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Bluetooth LE Waveform Generation and Visualization

This example shows you how to generate and visualize Bluetooth® low energy (LE) waveforms for different physical layer (PHY) modes by using Bluetooth® Toolbox [ 2 ].

Background

Bluetooth Special Interest Group (SIG) introduced Bluetooth LE for low power short range communications. Bluetooth LE devices operate in the globally unlicensed industrial, scientific and medical (ISM) band in the frequency range 2.4 GHz to 2.485 GHz. Bluetooth LE specifies a channel spacing of 2 MHz, which results in 40 RF channels as shown in the figure below. The Bluetooth LE standard [ 2 ] specifies the Link layer which includes both PHY and MAC layers. Bluetooth LE finds applications in transfer of files such as images and MP3 between mobile phones, home automation and internet of things (IoT) trend.

The Bluetooth standard [ 2 ] specifies the following physical layer modes:

  • LE1M - Uncoded PHY with data rate of 1 Mbps

  • LE2M - Uncoded PHY with data rate of 2 Mbps

  • LE500K - Coded PHY with data rate of 500 Kbps

  • LE125K - Coded PHY with data rate of 125 Kbps

The air interface packet formats for these modes include the following fields:

  • Preamble: The preamble depends on which PHY mode is used. LE1M mode uses an 8-bit sequence of alternate zeros and ones, '01010101'. LE2M uses a 16-bit sequence of alternate zeros and ones, '0101...'. LE500K and LE125K modes use an 80-bit sequence of zeros and ones obtained by repeating '00111100' ten times.

  • Access Address: Specifies the connection address shared between two Bluetooth LE devices using a 32-bit sequence.

  • Coding Indicator: 2-bit sequence used for differentiating two coded modes (LE125K, LE500K).

  • Payload: Input message bits including both PDU and CRC. The maximum message size is 2080 bits.

  • Termination Fields: Two 3-bit vectors of zeros, used in Forward Error Correction encoding. The termination fields are present for coded modes (LE500K and LE125K) only.

Packet format for uncoded PHY (LE1M and LE2M) modes is shown in the figure below:

Packet format for coded PHY (LE500K and LE125K) modes is shown in the figure below:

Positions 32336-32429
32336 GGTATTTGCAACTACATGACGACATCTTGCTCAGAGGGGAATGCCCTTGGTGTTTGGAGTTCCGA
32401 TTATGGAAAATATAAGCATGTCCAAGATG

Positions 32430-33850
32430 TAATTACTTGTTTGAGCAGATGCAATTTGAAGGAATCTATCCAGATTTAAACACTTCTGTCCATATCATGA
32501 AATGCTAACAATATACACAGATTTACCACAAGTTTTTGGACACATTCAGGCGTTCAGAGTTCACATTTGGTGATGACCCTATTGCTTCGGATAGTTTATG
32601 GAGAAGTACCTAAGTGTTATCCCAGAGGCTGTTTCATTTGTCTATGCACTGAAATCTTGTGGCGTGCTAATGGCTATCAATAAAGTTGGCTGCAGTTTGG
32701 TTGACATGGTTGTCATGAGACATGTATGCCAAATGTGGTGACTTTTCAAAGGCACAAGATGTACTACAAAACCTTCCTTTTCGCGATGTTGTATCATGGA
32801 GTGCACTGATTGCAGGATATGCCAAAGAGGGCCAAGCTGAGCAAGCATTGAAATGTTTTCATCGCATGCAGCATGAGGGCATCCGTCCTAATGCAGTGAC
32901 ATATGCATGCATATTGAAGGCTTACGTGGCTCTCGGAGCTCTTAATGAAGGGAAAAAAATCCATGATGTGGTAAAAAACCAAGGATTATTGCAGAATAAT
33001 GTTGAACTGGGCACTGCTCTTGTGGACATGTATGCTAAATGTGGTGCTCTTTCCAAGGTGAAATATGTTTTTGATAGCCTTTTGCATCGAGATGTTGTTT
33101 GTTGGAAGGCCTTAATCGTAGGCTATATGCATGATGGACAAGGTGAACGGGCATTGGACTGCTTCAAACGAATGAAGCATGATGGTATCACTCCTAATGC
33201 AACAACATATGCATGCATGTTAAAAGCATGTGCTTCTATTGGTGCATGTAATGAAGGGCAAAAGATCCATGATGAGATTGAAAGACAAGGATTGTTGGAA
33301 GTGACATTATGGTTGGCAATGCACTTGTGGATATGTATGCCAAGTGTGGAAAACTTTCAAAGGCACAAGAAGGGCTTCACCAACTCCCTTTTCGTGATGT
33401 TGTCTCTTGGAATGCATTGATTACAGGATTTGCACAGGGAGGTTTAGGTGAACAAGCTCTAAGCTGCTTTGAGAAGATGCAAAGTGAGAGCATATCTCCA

Introduction

This example shows how to generate Bluetooth LE waveforms for all the physical layer modes as per the Bluetooth specification [ 2 ]. The generated Bluetooth LE waveforms are visualized in both time-domain and frequency-domain using time scope and spectrum analyzer respectively.

Initialize Parameters for Waveform Generation

% Specify the input parameters for generating Bluetooth LE waveform
numPackets = 10;    % Number of packets to generate
sps = 16;           % Samples per symbol
messageLen = 2000;  % Length of message in bits
phyMode = 'LE1M';   % Select one mode from the set {'LE1M','LE2M','LE500K','LE125K'};
channelBW = 2e6;    % Channel spacing (Hz) as per standard
% Define symbol rate based on the PHY mode
if any(strcmp(phyMode,{'LE1M','LE500K','LE125K'}))
    symbolRate = 1e6;
else
    symbolRate = 2e6;
end

Create Objects for Visualization

% Create a spectrum analyzer object
specAn = dsp.SpectrumAnalyzer('SpectrumType','Power density');
specAn.SampleRate = symbolRate*sps;

% Create a time scope object
timeScope = timescope('SampleRate', symbolRate*sps,'TimeSpanSource','Auto',...
     'ShowLegend',true);

Waveform Generation and Visualization

% Loop over the number of packets, generating a Bluetooth LE waveform and
% plotting the waveform spectrum
rng default;
for packetIdx = 1:numPackets
    message = randi([0 1],messageLen,1);    % Message bits generation
    channelIndex = randi([0 39],1,1);          % Channel index decimal value

    if(channelIndex >=37)
        % Default access address for periodic advertising channels
        accessAddress = [0 1 1 0 1 0 1 1 0 1 1 1 1 1 0 1 1 0 0 ...
                            1 0 0 0 1 0 1 1 1 0 0 0 1]';
    else
        % Random access address for data channels
        % Ideally, this access address value should meet the requirements
        % specified in Section 2.1.2 of volume 6 of the Bluetooth Core
        % Specification.
        accessAddress = [0 0 0 0 0 0 0 1 0 0 1 0 0 ...
            0 1 1 0 1 0 0 0 1 0 1 0 1 1 0 0 1 1 1]';
    end

    waveform = bleWaveformGenerator(message,...
                                    'Mode',phyMode,...
                                    'SamplesPerSymbol',sps,...
                                    'ChannelIndex',channelIndex,...
                                    'AccessAddress',accessAddress);

    specAn.FrequencyOffset = channelBW*channelIndex;
    specAn.Title = ['Spectrum of ',phyMode,' Waveform for Channel Index = ', num2str(channelIndex)];

    tic
    while toc < 0.5 % To hold the spectrum for 0.5 seconds
        specAn(waveform);
    end

    % Plot the generated waveform
    timeScope.Title = ['Bluetooth LE ',phyMode,' Waveform for Channel Index = ', num2str(channelIndex)];
    timeScope(waveform);
end

Selected Bibliography

  1. Bluetooth Technology Website | The Official Website of Bluetooth Technology, Accessed November 22, 2021. https://www.bluetooth.com.

  2. Volume 6 of the Bluetooth Core Specification, Version 5.3 Core System Package [Low Energy Controller Volume].

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